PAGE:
When Katie Lesnyk first told me about 2004’s Mean Girls, I didn’t give it a second thought. 

Oh great, I told myself. Yet another mid-2000s girly high school comedy starring a bunch of irrelevant nobodies. Just what I need clogging up my screen. 

And from the outset, it looked like it. Pink dominated the poster, I recognized none of its stars, and the trailer felt right at home with the likes of A Cinderella Story or Sleepover, shallow and commercialized chick-flicks with little style and no substance.  

But as I looked deeper into the film, I noticed something that threw me off big time, the one thing I last expected to see alongside such a nadir of the last decade: praise. Praise for its story, praise for its characters, praise for its mature and relatable themes and conflicts, and praise for its indelible mark on pop culture. 

At first, it made no sense. It seemed so absurd and illogical: how could a film so seemingly feminine – especially in the eyes of someone who had grown up with his fill (and then some) of testosterone-brimming action flicks and superhero epics – be so universally beloved 15 years after its release? It had to be an overly-hyped bait-and-switch. 

And yet, the more I pondered its strange existence, the more inquisitive I became; and the more inquisitive I became, the more I wanted to watch it. 

And so, after much persuasion (and reluctance), I finally took the bait: I went back to my apartment, got settled on the couch, donned my wireless earbuds, and gave it a watch. 

Thank god I did. 

Now, I could go on for days about why Mean Girls is one of the greatest comedies I have ever seen and how it gave me a new appreciation for comedy overall, but I’ll sum it up twofold.  

Regarding the film itself, the first time I ever saw it, knowing absolutely nothing about the story, the characters, its themes or its conflicts, I found myself laughing the whole time.  

I still don’t know what it was about the film that made it so hysterically hilarious that first time around, and maybe I’ll never know. But what I do know is this: it is truly a comedic masterpiece, and a smart one at that. 

Perhaps what makes it so great is how real it is, and how willing it is to poke fun at something that seemed like such a vital part of our past. There’s something so relatable about the story of Cady Heron and her journey to find her true self in the strange, new world of high school that, despite having not gone through nearly any of the trials and tribulations facing Cady and her North Shore peers in the film, I can personally connect to. I often found myself to be an oddball at high school, never really fitting in with any one person or clique like the film’s “Plastics,” and, at first, it was maddening.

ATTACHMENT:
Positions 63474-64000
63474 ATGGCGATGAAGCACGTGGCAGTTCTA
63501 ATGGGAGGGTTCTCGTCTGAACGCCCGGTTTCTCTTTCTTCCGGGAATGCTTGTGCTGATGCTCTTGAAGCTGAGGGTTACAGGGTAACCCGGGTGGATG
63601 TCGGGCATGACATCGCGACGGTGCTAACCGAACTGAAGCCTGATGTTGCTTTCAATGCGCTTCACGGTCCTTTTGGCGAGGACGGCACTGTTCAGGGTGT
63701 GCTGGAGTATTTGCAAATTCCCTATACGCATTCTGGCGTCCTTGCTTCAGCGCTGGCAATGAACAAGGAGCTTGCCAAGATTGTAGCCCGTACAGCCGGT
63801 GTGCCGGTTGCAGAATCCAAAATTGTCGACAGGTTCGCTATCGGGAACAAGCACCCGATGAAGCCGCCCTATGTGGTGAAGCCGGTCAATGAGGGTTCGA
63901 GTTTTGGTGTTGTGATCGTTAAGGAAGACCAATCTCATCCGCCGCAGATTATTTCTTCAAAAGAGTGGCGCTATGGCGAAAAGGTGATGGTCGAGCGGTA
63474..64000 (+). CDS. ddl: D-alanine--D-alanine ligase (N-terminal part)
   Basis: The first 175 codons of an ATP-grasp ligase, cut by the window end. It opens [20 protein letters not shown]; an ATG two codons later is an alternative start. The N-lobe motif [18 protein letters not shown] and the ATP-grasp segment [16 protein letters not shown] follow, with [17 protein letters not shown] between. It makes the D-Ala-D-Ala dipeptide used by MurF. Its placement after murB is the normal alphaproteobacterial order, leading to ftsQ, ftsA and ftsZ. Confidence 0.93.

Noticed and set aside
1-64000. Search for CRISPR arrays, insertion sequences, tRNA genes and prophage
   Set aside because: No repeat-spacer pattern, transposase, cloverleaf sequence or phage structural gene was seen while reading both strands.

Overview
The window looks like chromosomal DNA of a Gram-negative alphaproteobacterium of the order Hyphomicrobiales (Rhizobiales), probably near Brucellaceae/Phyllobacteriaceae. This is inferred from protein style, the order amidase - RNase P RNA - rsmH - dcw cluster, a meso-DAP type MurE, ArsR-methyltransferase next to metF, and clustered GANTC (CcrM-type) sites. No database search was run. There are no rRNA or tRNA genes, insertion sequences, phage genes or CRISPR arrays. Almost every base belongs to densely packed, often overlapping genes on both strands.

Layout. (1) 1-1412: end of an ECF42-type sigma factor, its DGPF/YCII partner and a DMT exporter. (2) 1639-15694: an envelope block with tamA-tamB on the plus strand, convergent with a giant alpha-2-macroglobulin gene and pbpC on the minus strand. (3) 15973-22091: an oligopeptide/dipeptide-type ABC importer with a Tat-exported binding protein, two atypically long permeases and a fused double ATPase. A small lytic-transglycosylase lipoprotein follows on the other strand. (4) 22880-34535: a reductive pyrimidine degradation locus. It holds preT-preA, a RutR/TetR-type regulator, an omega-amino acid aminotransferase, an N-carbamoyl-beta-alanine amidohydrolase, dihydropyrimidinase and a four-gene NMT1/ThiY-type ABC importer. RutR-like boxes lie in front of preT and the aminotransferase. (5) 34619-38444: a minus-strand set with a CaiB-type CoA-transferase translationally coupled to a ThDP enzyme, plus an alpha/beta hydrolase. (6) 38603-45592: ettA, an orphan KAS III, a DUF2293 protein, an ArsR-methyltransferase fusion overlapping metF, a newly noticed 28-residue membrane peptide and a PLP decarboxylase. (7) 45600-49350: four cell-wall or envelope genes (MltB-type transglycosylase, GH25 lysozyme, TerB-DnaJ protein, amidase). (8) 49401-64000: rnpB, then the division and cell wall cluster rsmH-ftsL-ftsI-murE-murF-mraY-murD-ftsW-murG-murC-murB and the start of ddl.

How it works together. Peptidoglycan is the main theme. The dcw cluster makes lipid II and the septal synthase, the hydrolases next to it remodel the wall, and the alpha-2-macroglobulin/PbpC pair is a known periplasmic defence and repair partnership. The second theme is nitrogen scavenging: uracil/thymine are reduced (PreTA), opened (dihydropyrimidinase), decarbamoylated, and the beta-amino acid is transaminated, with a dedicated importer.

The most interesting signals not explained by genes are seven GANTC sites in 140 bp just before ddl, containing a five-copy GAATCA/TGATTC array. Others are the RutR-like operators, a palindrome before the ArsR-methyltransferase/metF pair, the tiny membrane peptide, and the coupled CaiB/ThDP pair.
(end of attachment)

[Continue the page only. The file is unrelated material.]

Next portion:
But, just like Cady, I eventually realized how much better it was to be myself and embrace my individuality and true passions than to try and become something that I was not meant to be. For Cady, it was math; for me, it was theater. And for both of us, it was being Actual Human Beings. 

It’s an experience we all can connect to, no matter where we stood on the high school totem pole. Because, in the end, we are all Actual Human Beings more than anything else, and the sooner we embrace that fact, the sooner the world, like Girl World, can truly be at peace.    

Beyond the film, however, there was one more lasting impact of Mean Girls, a “stanning” that still drives my TNH-mates crazy and a fascination with someone I never imagined I would ever care about in a million years: Lindsay Lohan. 

Now, before I go on, yes, I am very well aware of the pop star’s…complicated past and mixed reputation, especially when it comes to her relationships with the media and the law, and I fully acknowledge her flaws and shortcomings. 

With that out of the way, I digress. 

If there one part of Mean Girls that stood out to me more than anything else, it was Lohan’s genuine and realistic performance, a job so well done I just had to find out what else she has done. 

Turns out, she’s done everything: pop albums, documentaries, reality TV, interviews, TV shows, SNL hosting gigs, and – most notably – her exceptional filmography.  

While I certainly don’t believe that everything Lohan touches turns to gold, there is a certain charisma to her acting, an authenticity that says, I don’t care how silly this is, I’m invested all the way through. And its been that charisma and passion that makes her other better films (The Parent Trap, Freaky Friday (2003)) – and even some of her more “average” projects (Just My Luck, Herbie: Fully Loaded, etc.) – strangely enjoyable and worth my time, flaws and all. 

As many in the newsroom well know (especially a certain managing editor), I’m not at all embarrassed by my fascination with Lindsay Lohan, especially since she is finally (and hopefully!!!) making the comeback she deserves: she’s judging in Australia’s “Masked Singer” and crafting her musical rebirth at Casablanca Records as we speak. Agree with me or not, this is one mean girl I don’t mind calling a “queen.” 

And as for Tina Fey’s magnum opus that started it all…well, tomorrow’s the big day for all us honorary Plastics, and I am so looking forward to making time in my busy schedule to see the film that’s made me want to make “fetch” happen for real. And it’ll only be my second viewing ever. 

A film that powerful? Now that’s what I call grool.